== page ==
Are state governments and private employers about to mandate COVID-19 vaccines?
There are many opaque current and future legal issues around COVID-19 and the measures to contain it. Fortunately, because the Pfizer and Moderna vaccines are emergency use products, and as such, not fully licensed, the law is clear: States may not mandate the vaccines, and private entities do so at the peril of violating federal law.
The law governing vaccines approved for emergency use
For the time being, there are only two COVID-19 vaccines available in the United States: the Pfizer-BioNTech vaccine and the Moderna vaccine. The U.S. Food and Drug Administration (FDA) has issued them both Emergency Use Authorizations (EAU) but not yet full vaccine licenses.
New York State Assemblywoman Linda Rosenthal recently proposed a bill to mandate COVID-19 vaccines, but she apparently neglected to consult federal law on emergency use authorization.
“Emergency Use Authorization” means that any product with this designation must be voluntary. Under 21 U.S.C. § 360bbb-3, “Authorization for medical products for use in emergencies”:
(ii) Appropriate conditions designed to ensure that individuals to whom the product is administered are informed —
(I) that the Secretary [of Health and Human Services] has authorized the emergency use of the product;
(II) of the significant known and potential benefits and risks of such use, and of the extent to which such benefits and risks are unknown; and
(III) of the option to accept or refuse administration of the product, of the consequences, if any, of refusing administration of the product, and of the alternatives to the product that are available and of their benefits and risks.
Under federal preemption doctrine, this federal EUA law trumps state law, meaning that states and municipalities may not mandate EUA products. As the FDA states:
“FDA believes that the terms and conditions of an EUA issued under section 564 preempt state or local law, both legislative requirements and common-law duties, that impose different or additional requirements on the medical product for which the EUA was issued in the context of the emergency declared under section 564 … In an emergency, it is critical that the conditions that are part of the EUA or an order or waiver issued pursuant to section 564A — those that FDA has determined to be necessary or appropriate to protect the public health—be strictly followed, and that no additional conditions be imposed.”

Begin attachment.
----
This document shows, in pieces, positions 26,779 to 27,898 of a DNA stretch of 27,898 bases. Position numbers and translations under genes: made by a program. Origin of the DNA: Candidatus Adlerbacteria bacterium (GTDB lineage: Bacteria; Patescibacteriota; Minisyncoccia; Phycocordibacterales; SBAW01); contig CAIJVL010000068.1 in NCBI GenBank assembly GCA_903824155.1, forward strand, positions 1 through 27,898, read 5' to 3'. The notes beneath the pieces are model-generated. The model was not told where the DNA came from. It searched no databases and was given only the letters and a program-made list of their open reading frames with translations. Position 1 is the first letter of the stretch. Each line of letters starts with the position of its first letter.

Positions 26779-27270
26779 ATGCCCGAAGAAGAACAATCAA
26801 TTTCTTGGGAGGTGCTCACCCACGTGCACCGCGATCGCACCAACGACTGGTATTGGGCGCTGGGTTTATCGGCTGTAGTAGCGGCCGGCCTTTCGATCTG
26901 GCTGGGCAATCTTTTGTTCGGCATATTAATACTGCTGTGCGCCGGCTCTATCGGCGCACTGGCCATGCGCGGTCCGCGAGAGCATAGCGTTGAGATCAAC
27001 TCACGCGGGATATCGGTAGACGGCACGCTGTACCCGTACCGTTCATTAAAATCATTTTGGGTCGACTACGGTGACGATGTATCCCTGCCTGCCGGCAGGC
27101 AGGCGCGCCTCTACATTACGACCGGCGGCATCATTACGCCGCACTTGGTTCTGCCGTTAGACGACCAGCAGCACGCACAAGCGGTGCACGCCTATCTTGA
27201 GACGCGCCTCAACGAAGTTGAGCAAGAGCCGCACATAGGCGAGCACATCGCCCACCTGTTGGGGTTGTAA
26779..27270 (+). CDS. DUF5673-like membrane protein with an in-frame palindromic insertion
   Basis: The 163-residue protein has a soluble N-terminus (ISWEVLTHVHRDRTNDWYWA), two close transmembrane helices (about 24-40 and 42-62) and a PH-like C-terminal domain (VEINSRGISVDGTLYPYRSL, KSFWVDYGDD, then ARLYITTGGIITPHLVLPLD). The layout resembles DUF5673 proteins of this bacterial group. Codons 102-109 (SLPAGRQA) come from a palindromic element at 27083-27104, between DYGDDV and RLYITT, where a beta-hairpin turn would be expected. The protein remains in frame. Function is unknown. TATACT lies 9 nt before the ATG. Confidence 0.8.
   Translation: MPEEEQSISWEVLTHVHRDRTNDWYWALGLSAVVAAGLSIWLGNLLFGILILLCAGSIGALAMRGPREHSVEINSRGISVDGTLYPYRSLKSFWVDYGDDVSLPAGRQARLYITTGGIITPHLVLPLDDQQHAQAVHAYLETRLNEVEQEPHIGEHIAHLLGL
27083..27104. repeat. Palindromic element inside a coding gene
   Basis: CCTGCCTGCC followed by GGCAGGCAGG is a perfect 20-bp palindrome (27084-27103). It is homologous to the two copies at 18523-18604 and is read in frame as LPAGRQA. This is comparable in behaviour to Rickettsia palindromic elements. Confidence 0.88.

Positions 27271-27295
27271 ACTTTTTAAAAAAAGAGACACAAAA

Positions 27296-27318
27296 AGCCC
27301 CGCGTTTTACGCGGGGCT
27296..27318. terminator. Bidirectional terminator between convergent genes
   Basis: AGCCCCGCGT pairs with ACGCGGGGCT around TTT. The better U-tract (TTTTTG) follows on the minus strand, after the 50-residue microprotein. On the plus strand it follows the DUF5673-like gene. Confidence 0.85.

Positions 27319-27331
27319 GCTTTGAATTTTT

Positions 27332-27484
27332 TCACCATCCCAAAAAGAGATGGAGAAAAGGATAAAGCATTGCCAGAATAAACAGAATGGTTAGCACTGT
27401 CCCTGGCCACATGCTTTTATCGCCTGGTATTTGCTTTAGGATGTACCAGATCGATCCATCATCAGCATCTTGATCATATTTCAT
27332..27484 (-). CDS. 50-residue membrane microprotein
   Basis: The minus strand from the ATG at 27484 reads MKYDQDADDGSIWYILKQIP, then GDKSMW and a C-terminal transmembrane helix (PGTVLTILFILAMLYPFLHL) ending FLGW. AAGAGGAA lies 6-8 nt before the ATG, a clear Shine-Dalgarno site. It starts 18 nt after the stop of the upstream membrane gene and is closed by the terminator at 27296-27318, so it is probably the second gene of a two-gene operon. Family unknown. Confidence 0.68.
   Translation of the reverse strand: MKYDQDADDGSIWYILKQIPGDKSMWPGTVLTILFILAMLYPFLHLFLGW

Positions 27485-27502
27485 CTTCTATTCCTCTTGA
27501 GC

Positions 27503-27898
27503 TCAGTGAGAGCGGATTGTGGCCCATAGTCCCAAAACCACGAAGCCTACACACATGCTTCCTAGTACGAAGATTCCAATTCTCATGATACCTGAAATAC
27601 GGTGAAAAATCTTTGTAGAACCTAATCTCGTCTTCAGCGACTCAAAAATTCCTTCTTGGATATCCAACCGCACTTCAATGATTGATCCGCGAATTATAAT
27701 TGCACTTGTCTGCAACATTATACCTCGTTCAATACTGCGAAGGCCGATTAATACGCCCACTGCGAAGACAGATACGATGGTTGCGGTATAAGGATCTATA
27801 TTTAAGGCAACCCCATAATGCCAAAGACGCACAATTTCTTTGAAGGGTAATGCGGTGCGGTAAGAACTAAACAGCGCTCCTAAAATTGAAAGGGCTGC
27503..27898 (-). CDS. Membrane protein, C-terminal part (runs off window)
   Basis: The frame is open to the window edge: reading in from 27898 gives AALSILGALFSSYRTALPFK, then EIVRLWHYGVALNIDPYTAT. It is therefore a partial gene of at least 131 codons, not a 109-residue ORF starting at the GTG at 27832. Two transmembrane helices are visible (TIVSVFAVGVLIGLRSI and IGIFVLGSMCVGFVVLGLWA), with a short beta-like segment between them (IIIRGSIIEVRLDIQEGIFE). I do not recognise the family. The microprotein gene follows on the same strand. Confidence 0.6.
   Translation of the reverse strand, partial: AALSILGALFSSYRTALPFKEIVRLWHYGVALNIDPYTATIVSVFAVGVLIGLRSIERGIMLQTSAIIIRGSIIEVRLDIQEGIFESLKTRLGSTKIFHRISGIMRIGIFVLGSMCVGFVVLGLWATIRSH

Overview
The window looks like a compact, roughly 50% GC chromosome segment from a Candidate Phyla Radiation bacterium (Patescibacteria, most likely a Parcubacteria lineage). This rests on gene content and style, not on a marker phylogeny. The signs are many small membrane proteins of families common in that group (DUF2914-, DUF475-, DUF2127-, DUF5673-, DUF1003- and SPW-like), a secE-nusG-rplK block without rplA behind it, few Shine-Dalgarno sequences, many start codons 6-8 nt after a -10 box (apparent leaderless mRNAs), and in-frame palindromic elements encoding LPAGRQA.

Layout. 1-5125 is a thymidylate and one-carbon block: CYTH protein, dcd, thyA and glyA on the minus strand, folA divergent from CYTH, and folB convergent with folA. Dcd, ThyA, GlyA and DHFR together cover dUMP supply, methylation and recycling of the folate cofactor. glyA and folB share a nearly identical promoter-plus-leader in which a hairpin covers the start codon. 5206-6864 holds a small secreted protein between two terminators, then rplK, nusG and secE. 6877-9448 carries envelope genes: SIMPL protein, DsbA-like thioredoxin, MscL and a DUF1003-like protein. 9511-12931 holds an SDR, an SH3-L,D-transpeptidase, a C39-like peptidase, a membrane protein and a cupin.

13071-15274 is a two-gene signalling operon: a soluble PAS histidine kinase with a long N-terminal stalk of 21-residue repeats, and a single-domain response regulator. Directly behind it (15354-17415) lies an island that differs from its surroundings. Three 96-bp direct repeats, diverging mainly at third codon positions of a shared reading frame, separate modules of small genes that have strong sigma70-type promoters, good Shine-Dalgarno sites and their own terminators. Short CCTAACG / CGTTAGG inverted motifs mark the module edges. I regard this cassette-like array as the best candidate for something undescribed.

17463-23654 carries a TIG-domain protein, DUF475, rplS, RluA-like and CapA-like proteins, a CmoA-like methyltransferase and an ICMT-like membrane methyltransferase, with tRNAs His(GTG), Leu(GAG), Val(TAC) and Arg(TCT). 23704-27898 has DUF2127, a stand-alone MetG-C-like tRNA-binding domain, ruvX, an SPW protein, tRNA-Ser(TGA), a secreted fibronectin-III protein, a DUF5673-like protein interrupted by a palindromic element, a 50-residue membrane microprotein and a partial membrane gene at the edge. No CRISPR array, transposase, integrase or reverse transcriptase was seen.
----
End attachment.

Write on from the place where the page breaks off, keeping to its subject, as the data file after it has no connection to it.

This was also confirmed in August 2020 at a Centers for Disease Control and Prevention published meeting of the Advisory Committee on Immunization Practices, where its Executive Secretary Dr, Amanda Cohn, stated (@1:14:40):
“I just wanted to add that, just wanted to remind everybody, that under an Emergency Use Authorization, an EUA, vaccines are not allowed to be mandatory. So, early in this vaccination phase, individuals will have to be consented and they won’t be able to be mandated.”
Governors may not mandate EUA vaccines, or EUA tests for COVID infection. States cannot override federal law or set up their own mandatory scheme. See for example, Lorillard Tobacco Co. v. Reilly, 533 U.S. 525, 570-71 (2001), which overturned a state public health law because it was already the subject of a comprehensive federal scheme to manage public health, and Department of the Navy v. Egan, 484 U.S. 518, 530 (1988). For more information on state and local law, see this Emergency Use Authorization Toolkit from the Association of State and Territorial Health Officials.
What about private employers?
A private party, such as an employer, school or hospital, cannot circumvent the EUA law. For example, this Fact Sheet approved last month by the FDA for the Pfizer vaccine states:
“It is your choice to receive or not receive the Pfizer-BioNTech COVID-19 Vaccine. Should you decide not to receive it, it will not change your standard medical care.”